Jan. 7, 2005
Trade agreement hits snag on Guatemala law
Drug companies want protection on testing data
By MARK DRAJEM
The U.S. Trade Representative’s Office said Friday that Guatemala violated the terms of a pending Central American trade agreement with a new pharmaceutical data law the United States objects to.
Guatemala repealed a law in December that keeps drug companies’ testing data under seal for five years, a move that could stall consideration of the U.S.-Central American Free Trade Agreement by the U.S. Congress. That five-year protection is mandated by rules of the trade accord, reached in late 2003 and still awaiting congressional approval.
"Congress has voiced concerns to us that for CAFTA to proceed, all participants need to be in compliance with its provisions," said Neena Moorjani, a spokeswoman for the U.S. trade office. "We’re very disappointed that Guatemala has taken a step that violates its commitments under CAFTA."
Guatemalan President Oscar Berger pledged to reinstate the data protections, which were requested by pharmaceutical companies, the U.S. trade office said Friday. The U.S. pharmaceutical industry pressed to include those measures in the trade agreement, saying they clarify global rules protecting patents.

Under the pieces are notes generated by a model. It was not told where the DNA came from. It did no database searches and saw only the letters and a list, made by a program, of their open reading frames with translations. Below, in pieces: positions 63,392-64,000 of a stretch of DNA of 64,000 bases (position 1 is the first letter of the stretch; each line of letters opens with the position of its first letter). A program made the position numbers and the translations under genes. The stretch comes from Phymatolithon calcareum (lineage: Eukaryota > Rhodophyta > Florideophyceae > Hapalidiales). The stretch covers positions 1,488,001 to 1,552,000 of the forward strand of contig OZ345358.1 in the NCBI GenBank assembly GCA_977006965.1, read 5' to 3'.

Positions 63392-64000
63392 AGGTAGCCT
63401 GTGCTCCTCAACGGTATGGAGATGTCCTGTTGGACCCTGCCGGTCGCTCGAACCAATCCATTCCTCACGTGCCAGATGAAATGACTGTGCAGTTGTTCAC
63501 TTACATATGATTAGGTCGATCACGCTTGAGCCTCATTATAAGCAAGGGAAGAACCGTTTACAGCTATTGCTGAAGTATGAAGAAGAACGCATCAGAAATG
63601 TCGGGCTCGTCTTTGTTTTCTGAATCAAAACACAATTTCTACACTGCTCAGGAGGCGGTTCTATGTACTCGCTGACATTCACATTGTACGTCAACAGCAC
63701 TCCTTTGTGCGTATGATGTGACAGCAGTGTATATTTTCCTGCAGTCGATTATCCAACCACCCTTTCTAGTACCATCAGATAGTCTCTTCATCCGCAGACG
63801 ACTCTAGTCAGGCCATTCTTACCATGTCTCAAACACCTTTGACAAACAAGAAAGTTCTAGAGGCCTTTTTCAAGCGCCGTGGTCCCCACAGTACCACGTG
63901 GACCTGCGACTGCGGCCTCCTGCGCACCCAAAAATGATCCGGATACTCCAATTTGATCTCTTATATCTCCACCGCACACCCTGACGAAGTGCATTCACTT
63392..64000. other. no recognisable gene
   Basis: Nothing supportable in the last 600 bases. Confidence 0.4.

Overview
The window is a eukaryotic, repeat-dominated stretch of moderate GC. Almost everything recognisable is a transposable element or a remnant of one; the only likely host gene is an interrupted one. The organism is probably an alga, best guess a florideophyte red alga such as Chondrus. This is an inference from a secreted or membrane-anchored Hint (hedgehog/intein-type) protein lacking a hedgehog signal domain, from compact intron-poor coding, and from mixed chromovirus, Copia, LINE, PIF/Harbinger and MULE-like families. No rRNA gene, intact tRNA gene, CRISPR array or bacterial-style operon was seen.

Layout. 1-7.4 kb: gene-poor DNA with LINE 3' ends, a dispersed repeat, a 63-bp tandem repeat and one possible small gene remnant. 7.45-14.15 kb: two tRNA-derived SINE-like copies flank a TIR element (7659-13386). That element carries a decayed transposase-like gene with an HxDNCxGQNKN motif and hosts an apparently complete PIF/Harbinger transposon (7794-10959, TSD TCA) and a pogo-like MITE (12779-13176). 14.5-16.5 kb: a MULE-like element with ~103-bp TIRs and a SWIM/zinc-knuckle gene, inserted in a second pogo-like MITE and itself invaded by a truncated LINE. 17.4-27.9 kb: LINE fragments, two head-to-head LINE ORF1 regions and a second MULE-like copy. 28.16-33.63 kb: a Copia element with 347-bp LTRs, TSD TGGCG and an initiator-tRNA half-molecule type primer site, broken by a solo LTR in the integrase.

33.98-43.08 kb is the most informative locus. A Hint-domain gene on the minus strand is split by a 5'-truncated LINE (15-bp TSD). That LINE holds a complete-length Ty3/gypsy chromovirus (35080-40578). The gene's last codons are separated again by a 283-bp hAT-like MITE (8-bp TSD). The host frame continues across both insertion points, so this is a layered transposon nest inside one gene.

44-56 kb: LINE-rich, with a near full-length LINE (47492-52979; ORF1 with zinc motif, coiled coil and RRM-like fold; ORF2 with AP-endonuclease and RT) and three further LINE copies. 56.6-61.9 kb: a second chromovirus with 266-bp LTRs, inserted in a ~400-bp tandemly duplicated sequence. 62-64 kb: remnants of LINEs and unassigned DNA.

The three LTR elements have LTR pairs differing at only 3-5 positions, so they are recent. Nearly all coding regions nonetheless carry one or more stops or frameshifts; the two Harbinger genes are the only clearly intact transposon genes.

The trade accord with Costa Rica, the Dominican Republic, El Salvador, Guatemala, Honduras and Nicaragua would immediately end duties on as much as 80 percent of the $15 billion in U.S. exports to the region. It would help U.S. companies sell more products at lower cost in Central America and protect investments of U.S. businesses in the region.
The data protection ensures that makers of generic drugs can’t use the trial data of the originators of the drug for a certain period of time. Allowing use of that data can speed the introduction of cheaper generic drugs, by giving them access to safety and efficacy studies, and also make it easier for countries facing a health crisis to overturn patent protections and use cheaper generics, said Jennifer Brant, a trade and copyright analyst at Oxfam in Geneva.
"They want these legal protections in CAFTA as precedents for other trade agreements that may follow," Brant said.
The U.S. pharmaceutical industry would "definitely" oppose moving ahead with congressional consideration of CAFTA as long as the Guatemalan measure is in force, said Mark Grayson, a spokesman for the Pharmaceutical Research and Manufacturers of America.